There is a great number of female STEM graduates across the region, Jordan, for instance, has the highest number of female game developers, but you don’t see them on the frontline. Again, the big problem here is the way we perceive women and, as long as this perception is deep-rooted into a conservative mind-set, this will hinder women’s empowerment.
I often say, if you want to kill the evil, you should look at its roots, not its branches.
What is Womenpreneur’s mission?
Our mission is to support women and try to make sure that their needs and voices are heard, especially by decision-makers. Since 2016, we have reached and supported 10,000 women in 20 countries and our objective is to reach even more. We have developed and implemented more than 30 projects, but the journey is still long, and we keep on working.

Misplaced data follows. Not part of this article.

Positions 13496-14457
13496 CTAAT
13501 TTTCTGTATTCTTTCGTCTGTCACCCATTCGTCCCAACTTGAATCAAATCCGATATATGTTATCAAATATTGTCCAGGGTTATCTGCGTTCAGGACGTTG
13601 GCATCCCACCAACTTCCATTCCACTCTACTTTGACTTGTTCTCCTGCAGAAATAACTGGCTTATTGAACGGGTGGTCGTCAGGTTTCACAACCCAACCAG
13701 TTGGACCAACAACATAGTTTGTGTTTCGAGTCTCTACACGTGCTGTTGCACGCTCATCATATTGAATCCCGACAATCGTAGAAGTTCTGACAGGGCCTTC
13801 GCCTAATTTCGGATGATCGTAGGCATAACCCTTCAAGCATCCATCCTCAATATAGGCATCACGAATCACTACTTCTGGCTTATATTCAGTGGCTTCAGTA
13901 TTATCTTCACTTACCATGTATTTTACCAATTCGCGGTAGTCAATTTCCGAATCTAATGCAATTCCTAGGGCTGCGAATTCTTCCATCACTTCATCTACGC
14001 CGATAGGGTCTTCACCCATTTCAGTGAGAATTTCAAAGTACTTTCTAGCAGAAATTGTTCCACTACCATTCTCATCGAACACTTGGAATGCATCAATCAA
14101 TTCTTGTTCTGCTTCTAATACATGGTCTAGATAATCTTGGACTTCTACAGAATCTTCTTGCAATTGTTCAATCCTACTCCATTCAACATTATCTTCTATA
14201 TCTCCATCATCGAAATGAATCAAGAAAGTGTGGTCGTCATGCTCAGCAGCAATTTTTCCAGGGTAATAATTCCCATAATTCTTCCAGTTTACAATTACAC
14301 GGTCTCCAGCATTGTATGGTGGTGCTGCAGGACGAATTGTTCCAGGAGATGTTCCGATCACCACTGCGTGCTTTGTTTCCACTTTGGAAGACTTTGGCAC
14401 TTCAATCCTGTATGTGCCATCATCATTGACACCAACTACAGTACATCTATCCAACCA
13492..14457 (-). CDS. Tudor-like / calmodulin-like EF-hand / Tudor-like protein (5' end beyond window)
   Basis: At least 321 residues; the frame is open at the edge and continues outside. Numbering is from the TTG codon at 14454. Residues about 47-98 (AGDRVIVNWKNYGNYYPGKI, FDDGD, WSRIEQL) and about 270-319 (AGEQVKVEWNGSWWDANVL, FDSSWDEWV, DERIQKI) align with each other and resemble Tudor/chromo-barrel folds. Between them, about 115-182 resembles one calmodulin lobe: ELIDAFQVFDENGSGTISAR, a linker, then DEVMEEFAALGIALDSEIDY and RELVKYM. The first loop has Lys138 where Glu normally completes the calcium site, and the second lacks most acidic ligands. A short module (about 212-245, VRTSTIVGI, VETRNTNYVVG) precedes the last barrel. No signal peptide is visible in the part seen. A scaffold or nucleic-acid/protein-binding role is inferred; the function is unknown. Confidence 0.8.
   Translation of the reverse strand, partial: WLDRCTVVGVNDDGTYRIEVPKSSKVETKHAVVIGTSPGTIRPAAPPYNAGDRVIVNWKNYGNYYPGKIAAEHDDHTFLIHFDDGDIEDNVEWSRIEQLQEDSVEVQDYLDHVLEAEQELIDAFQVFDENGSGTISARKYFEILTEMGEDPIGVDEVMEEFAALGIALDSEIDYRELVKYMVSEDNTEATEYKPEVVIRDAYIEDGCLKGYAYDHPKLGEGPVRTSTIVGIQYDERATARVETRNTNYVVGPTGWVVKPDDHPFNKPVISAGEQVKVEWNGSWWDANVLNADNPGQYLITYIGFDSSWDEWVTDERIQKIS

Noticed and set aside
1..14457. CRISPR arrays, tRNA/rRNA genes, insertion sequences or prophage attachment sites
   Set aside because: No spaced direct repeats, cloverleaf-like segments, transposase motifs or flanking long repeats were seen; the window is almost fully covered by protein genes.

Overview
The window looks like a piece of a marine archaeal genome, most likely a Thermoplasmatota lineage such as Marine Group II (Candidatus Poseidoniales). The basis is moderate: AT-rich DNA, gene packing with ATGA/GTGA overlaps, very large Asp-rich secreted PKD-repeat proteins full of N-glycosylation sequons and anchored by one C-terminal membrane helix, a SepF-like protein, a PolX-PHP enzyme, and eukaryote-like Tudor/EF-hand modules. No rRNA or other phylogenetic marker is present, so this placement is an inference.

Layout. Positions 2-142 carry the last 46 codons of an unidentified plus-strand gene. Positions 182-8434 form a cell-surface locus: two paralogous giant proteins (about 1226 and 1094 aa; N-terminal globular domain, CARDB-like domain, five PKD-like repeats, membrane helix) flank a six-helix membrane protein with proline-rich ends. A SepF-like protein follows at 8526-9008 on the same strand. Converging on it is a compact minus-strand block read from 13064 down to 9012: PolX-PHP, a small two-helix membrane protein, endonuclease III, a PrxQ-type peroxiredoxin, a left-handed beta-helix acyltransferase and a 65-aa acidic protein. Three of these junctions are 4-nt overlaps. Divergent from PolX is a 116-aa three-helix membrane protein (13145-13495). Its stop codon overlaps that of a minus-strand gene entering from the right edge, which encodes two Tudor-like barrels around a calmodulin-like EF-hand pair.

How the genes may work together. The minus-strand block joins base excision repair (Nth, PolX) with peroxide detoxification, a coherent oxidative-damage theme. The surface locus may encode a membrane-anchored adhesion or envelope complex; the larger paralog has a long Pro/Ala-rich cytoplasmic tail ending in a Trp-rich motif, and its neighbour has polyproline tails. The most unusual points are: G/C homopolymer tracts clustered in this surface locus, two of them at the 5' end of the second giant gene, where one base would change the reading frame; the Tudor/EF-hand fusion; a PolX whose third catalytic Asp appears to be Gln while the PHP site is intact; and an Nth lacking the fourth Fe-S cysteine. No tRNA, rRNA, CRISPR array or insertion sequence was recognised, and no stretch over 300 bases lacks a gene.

In 2019, Womenpreneur went on tour to map and visit the female entrepreneurial talents of three countries, Morocco, Tunisia, and Jordan. What was it like and what’s next?
It was an amazing tour; we’re having a second one by the end of October and we are also going to Egypt, Algeria, and Lebanon. During the first tour, we travelled to different cities and met female tech entrepreneurs who developed interesting startups and companies, and who raised huge funds inside their countries. The profiles of these women are very diverse, but at the end of the day, they all recognize that the ecosystem in the Arab world needs to be changed.
You recently spoke as a role model at the UNIDO’s International Online Conference “Women in Industry and Innovation”. What do you think about the impact that UNIDO is having on women’s empowerment in the MENA region?